A US judge has thrown out Intel and Micron’s bid to dismiss a case against them that alleges the two conspired to unlawfully gain rights-free access to a powerful, emerging new memory technology that the two are marketing as 3D XPoint.
The litigants, “Energy Conversion Devices Liquidation Trust (ECDLT), represent the creditors of late American inventor Stanford Ovshinksy’s company ECD, which filed for bankruptcy in 2012, after “50 years of crazed, prolific invention”.
They claim that Ovshinsky invented the mechanism underlying the technology and that in a series of opaque transactions in 2015, Micron worked with Intel’s help to illegally gain access to the rights to commercialise, it license-free.
ECLDT has “plausibly alleged a tortious interference with contract claim against Micron” judge Thomas J Tucker said, rejecting a blanket motion to dismiss, and adding “it is plausible, as the Trust argues, that Micron’s lawful acts were done with malice and without justification, for the purpose of evading ECD’s Royalty Right”.
He added that he will also hear claims that Intel “aided and abetted” Micron in the alleged fraud, saying despite Intel’s claims of ignorance about surrounding legal complexities, there was “sufficient circumstantial evidence to plausibly infer that, at least as early as 2000, Intel actually knew about [the] obligation to pay ECD a royalty”.
He is presiding over a complex, sprawling case first filed in July 2018 by the ECDLT against five defendants, including the two chip giants, both of which vigorously deny the claims in earlier court filings seen by Tech Monitor as “little more than the Trust’s attempt to revive and monetize a twenty-year-old executory contract”.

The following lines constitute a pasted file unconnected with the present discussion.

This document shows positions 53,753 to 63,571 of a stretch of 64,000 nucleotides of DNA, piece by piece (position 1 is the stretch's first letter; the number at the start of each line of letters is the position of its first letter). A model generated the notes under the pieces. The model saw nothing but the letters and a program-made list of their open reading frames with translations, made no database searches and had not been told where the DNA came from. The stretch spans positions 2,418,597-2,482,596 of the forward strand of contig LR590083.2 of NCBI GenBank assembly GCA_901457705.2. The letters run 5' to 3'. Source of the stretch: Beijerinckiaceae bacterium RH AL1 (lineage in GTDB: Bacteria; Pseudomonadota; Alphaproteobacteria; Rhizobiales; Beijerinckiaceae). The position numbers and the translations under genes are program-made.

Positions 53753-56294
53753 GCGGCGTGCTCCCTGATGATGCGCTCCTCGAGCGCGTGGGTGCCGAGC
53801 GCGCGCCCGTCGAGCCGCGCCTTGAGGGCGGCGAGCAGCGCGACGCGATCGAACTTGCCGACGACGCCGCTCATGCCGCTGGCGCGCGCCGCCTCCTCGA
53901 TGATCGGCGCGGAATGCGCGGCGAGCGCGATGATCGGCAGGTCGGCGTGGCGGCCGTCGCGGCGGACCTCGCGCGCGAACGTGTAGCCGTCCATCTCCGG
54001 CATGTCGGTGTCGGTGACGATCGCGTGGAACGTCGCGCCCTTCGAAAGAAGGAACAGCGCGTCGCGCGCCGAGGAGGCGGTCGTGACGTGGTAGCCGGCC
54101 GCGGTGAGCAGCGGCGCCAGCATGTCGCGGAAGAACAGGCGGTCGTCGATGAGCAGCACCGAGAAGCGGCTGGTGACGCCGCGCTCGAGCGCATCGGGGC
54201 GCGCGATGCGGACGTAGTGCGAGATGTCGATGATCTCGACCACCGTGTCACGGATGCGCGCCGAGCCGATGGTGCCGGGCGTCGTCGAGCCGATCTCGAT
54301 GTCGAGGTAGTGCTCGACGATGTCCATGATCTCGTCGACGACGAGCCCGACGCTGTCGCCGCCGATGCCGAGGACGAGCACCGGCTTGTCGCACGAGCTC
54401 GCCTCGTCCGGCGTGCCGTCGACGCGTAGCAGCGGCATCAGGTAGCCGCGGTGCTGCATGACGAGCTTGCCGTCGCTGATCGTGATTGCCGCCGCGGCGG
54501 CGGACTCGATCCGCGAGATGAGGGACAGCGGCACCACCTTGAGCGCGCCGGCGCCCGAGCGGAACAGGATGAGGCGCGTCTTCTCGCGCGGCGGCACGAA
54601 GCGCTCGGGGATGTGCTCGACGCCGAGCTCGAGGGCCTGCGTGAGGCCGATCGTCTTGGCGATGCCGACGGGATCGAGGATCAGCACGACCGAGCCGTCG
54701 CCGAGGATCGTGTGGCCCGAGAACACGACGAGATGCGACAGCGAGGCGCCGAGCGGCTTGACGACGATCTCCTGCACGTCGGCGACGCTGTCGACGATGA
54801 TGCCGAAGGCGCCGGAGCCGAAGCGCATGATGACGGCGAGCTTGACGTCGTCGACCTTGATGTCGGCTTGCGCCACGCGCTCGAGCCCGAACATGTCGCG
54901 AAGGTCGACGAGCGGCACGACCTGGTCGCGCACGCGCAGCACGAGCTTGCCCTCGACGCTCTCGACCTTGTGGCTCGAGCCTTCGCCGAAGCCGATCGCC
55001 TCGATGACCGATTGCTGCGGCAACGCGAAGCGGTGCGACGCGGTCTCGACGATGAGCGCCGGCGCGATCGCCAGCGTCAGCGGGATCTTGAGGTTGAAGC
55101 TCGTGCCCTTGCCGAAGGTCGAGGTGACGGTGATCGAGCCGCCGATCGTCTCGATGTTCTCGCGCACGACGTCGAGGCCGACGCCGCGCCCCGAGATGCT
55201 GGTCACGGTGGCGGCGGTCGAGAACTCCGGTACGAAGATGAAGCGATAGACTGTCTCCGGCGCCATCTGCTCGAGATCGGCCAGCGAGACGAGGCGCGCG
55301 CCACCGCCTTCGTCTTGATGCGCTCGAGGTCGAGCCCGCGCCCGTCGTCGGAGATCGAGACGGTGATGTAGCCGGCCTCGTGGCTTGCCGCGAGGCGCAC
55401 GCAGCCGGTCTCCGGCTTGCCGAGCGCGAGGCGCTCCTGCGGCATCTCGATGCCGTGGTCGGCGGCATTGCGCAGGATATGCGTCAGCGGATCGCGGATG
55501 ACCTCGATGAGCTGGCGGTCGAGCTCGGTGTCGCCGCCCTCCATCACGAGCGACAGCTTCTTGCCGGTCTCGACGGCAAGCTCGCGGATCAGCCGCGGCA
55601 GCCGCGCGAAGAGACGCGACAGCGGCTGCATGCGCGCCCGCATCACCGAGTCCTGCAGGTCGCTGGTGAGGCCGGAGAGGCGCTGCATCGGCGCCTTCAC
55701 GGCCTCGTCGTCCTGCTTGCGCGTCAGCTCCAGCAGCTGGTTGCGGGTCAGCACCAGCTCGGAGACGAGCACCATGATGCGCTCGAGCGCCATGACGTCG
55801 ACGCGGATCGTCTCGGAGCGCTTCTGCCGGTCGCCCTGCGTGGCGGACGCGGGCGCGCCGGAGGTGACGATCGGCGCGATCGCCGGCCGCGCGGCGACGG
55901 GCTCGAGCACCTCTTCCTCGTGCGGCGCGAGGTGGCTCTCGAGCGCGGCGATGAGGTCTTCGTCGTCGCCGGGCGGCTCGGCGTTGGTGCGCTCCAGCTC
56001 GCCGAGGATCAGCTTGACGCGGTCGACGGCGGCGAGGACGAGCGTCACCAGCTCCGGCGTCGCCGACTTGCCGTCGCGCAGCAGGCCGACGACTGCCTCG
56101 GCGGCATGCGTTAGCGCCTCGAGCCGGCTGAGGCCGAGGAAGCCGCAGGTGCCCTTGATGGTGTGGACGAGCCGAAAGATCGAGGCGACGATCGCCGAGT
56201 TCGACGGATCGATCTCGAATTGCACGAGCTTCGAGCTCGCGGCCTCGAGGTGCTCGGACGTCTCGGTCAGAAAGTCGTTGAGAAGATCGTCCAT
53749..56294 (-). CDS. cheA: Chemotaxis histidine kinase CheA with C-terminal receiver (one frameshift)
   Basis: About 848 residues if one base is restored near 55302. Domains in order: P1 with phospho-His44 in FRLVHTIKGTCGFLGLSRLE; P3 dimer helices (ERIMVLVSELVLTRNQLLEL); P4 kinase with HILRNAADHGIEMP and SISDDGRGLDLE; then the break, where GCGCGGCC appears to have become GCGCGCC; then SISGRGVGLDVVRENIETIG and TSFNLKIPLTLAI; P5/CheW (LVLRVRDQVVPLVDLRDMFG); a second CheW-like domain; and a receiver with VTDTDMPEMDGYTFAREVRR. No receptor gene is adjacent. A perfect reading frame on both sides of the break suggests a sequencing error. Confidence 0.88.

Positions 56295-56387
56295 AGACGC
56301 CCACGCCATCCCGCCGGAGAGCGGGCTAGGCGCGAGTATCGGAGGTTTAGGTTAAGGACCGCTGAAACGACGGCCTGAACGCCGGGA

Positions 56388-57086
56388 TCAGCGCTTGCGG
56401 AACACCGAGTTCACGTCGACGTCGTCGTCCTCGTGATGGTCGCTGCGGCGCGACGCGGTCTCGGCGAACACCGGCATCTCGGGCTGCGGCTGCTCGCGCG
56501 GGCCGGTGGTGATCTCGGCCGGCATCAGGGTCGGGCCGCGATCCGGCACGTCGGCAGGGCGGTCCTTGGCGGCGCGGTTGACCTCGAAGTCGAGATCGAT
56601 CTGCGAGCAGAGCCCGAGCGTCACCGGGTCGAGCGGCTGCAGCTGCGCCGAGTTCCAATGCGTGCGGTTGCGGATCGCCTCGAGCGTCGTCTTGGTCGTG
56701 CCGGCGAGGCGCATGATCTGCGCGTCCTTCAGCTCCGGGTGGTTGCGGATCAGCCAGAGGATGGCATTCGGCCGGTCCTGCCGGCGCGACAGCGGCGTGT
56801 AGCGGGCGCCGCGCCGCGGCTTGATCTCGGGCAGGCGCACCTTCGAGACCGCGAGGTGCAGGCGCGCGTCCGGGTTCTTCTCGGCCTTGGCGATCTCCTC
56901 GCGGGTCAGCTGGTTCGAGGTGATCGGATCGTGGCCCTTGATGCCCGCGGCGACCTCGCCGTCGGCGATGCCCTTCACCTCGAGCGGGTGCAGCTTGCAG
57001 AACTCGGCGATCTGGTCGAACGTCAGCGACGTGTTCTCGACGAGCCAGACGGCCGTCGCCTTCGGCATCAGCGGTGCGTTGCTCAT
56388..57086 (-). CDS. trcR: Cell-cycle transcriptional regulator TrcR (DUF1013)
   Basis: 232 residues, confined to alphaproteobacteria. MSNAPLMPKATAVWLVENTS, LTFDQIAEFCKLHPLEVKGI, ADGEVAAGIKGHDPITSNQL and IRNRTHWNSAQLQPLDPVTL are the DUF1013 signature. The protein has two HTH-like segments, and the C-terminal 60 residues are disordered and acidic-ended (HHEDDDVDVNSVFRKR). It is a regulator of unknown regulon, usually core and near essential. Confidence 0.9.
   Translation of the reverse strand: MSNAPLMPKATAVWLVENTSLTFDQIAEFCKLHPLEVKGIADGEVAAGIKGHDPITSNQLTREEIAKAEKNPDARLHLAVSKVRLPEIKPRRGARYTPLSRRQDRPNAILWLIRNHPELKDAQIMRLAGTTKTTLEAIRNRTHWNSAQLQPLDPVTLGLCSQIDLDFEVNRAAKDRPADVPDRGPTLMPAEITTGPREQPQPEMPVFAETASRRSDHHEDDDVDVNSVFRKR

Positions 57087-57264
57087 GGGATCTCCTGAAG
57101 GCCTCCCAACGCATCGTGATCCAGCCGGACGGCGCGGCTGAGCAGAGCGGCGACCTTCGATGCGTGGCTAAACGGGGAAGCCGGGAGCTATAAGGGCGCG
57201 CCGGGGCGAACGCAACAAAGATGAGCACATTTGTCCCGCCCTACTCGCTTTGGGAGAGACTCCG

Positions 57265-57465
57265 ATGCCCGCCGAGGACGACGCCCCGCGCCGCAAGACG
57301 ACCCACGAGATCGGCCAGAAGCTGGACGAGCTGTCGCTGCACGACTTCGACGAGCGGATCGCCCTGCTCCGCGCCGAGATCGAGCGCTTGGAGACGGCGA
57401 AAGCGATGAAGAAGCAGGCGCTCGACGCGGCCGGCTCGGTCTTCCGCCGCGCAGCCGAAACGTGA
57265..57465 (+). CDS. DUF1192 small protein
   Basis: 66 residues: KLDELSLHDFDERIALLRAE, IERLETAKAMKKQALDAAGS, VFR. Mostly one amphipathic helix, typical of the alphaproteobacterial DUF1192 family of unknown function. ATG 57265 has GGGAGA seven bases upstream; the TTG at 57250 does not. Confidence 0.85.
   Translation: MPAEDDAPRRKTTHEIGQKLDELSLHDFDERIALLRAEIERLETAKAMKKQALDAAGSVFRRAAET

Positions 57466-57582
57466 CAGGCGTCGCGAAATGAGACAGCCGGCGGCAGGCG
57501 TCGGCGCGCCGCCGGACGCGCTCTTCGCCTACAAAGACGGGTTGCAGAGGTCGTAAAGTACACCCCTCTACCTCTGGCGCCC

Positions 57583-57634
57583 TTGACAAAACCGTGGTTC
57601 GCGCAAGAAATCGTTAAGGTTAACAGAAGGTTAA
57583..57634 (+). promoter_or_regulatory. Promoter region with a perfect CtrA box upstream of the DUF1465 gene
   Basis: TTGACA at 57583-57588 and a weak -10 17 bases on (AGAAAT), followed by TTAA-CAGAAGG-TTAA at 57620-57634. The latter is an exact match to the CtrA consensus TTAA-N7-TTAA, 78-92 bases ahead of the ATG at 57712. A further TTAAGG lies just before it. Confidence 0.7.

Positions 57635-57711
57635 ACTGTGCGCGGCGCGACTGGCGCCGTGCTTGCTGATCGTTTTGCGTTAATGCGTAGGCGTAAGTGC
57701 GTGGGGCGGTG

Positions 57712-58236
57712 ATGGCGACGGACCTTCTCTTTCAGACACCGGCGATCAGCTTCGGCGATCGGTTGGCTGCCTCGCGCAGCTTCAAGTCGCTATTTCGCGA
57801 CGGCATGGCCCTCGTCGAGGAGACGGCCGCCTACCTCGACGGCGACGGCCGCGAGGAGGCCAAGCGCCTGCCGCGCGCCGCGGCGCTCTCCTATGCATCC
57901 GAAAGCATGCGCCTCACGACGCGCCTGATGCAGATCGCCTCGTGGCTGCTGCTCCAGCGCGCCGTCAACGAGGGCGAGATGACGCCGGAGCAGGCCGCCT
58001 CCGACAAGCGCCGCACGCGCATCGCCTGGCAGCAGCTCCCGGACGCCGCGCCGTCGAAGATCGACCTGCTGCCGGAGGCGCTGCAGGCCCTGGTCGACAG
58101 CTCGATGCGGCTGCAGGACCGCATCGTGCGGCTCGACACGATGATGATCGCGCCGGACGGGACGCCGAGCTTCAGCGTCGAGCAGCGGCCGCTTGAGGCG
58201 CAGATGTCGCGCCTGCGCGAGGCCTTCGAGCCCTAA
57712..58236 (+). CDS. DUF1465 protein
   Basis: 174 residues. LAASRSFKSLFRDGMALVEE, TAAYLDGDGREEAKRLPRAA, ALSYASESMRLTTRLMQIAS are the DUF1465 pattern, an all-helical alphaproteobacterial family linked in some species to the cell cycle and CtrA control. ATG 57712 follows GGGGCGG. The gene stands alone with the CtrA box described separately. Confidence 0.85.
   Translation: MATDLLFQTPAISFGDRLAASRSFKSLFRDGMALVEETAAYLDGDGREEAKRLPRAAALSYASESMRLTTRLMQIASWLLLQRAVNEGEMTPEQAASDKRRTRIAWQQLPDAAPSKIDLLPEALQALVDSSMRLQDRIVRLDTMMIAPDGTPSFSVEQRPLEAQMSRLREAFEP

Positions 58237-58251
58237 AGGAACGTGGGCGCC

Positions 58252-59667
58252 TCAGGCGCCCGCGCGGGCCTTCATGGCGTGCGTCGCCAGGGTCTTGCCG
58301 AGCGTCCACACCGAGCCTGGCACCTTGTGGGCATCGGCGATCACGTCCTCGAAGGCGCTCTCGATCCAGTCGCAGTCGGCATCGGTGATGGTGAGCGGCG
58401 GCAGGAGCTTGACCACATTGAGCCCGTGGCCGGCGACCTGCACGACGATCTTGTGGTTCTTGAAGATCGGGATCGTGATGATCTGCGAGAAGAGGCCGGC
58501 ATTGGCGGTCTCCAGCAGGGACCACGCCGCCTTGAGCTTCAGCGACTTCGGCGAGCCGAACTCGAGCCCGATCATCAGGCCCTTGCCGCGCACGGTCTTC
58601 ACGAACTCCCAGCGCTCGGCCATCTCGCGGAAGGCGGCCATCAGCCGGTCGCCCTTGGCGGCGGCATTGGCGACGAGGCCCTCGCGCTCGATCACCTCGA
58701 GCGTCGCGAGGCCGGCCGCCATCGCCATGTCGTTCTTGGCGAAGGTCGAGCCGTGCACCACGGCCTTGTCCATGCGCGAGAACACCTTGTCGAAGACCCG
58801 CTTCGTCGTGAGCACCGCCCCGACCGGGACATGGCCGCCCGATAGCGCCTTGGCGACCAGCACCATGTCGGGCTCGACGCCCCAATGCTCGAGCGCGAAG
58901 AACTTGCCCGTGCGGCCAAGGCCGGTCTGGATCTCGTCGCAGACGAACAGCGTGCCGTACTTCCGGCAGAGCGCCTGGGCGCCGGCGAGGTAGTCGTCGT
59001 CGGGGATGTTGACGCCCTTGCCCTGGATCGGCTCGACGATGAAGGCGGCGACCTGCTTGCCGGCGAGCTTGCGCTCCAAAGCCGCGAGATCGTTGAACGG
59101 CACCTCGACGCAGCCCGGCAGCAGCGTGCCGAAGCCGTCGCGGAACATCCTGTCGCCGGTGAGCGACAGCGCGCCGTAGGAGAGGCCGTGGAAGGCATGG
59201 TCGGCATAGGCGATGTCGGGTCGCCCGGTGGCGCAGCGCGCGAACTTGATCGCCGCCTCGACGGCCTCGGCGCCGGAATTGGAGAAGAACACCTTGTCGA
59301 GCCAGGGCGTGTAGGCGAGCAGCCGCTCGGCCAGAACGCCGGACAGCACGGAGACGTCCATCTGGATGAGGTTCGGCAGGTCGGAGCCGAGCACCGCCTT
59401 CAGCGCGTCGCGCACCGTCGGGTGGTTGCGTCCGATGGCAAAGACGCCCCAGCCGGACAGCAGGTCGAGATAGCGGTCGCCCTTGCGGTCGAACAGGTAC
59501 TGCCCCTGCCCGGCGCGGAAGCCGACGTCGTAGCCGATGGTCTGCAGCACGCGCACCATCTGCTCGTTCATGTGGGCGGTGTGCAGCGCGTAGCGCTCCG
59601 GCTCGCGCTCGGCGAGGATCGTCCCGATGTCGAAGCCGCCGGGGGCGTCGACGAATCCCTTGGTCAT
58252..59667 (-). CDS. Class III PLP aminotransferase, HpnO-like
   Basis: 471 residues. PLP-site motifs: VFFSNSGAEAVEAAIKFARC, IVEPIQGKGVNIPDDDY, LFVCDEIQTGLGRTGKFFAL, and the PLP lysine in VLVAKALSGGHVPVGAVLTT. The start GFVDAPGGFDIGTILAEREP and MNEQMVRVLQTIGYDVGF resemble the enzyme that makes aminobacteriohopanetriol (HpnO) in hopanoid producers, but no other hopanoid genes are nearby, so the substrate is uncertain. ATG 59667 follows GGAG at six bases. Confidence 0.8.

On October 1, 2020, Tucker granted seven motions to dismiss and denied six motions to dismiss the case. Among the six that remain active is the Trust’s bid to seek a judgement against Intel declaring “Intel has no right to intellectual property” behind 3D XPoint.
Trial in the Michigan bankruptcy court has been set for 11 November. At stake, potentially, is a share of licensing rights to 3D XPoint (pronounced “cross point”): technology described by Intel and Micron in a joint July 2015 release as “a major breakthrough in memory process technology, and the first new memory category since the introduction of NAND flash in 1989”. They say it is up to 1,000X faster than NAND.
The technology works by utilising a unique property of glass containing chalcogens such as sulphur or tellurium: this can be manipulated by a current to change states from amorphous to crystalline; a reversible phenomena which is then used to record memory. With Moore’s Law running out of steam, innovations around data movement in and out of the chip to feed the processor have become ever-more important in underpinning improvements in compute performance.
Its advocates say 3D XPoint products — most prominently in today’s market manufactured by Micron for Intel and marketed as Intel Optane — could be transformational for enterprise users. It allows users to do more within the same server with larger instance sizes and more data managed in-memory, without performance degradation; it also offers radically faster startups.
Micron told Tech Monitor it does not comment on ongoing litigation. Intel had not responded to a request for comment as we published.
Ed Targett was editor of Tech Monitor until December 2020 and previously led editorial at CBR.